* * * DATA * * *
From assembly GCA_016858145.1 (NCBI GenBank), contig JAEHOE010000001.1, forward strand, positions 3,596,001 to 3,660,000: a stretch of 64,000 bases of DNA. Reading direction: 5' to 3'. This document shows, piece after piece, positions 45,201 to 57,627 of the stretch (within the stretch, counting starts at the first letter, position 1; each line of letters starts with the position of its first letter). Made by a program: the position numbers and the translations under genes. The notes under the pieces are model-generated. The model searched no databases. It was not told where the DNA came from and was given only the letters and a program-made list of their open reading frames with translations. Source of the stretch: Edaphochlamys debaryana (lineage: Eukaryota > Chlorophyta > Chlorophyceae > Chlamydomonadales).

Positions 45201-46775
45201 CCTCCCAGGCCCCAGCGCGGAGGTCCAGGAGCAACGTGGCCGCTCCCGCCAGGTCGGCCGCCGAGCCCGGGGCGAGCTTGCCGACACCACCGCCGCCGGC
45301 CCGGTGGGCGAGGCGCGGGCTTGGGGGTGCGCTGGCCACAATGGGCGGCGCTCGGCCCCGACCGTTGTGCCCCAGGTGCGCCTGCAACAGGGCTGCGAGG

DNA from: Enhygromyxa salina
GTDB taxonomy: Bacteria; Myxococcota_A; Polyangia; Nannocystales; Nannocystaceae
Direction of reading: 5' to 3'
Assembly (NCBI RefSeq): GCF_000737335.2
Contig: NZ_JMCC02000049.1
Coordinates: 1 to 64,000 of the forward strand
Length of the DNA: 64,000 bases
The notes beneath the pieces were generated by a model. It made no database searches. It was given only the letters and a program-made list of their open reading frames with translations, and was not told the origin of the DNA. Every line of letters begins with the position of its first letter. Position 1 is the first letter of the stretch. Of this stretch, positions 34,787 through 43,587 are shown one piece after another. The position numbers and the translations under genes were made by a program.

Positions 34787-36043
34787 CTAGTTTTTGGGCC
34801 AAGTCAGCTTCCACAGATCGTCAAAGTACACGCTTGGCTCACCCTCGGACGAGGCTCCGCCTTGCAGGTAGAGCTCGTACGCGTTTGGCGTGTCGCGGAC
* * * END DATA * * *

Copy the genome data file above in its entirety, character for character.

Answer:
From assembly GCA_016858145.1 (NCBI GenBank), contig JAEHOE010000001.1, forward strand, positions 3,596,001 to 3,660,000: a stretch of 64,000 bases of DNA. Reading direction: 5' to 3'. This document shows, piece after piece, positions 45,201 to 57,627 of the stretch (within the stretch, counting starts at the first letter, position 1; each line of letters starts with the position of its first letter). Made by a program: the position numbers and the translations under genes. The notes under the pieces are model-generated. The model searched no databases. It was not told where the DNA came from and was given only the letters and a program-made list of their open reading frames with translations. Source of the stretch: Edaphochlamys debaryana (lineage: Eukaryota > Chlorophyta > Chlorophyceae > Chlamydomonadales).

Positions 45201-46775
45201 CCTCCCAGGCCCCAGCGCGGAGGTCCAGGAGCAACGTGGCCGCTCCCGCCAGGTCGGCCGCCGAGCCCGGGGCGAGCTTGCCGACACCACCGCCGCCGGC
45301 CCGGTGGGCGAGGCGCGGGCTTGGGGGTGCGCTGGCCACAATGGGCGGCGCTCGGCCCCGACCGTTGTGCCCCAGGTGCGCCTGCAACAGGGCTGCGAGG

DNA from: Enhygromyxa salina
GTDB taxonomy: Bacteria; Myxococcota_A; Polyangia; Nannocystales; Nannocystaceae
Direction of reading: 5' to 3'
Assembly (NCBI RefSeq): GCF_000737335.2
Contig: NZ_JMCC02000049.1
Coordinates: 1 to 64,000 of the forward strand
Length of the DNA: 64,000 bases
The notes beneath the pieces were generated by a model. It made no database searches. It was given only the letters and a program-made list of their open reading frames with translations, and was not told the origin of the DNA. Every line of letters begins with the position of its first letter. Position 1 is the first letter of the stretch. Of this stretch, positions 34,787 through 43,587 are shown one piece after another. The position numbers and the translations under genes were made by a program.

Positions 34787-36043
34787 CTAGTTTTTGGGCC
34801 AAGTCAGCTTCCACAGATCGTCAAAGTACACGCTTGGCTCACCCTCGGACGAGGCTCCGCCTTGCAGGTAGAGCTCGTACGCGTTTGGCGTGTCGCGGAC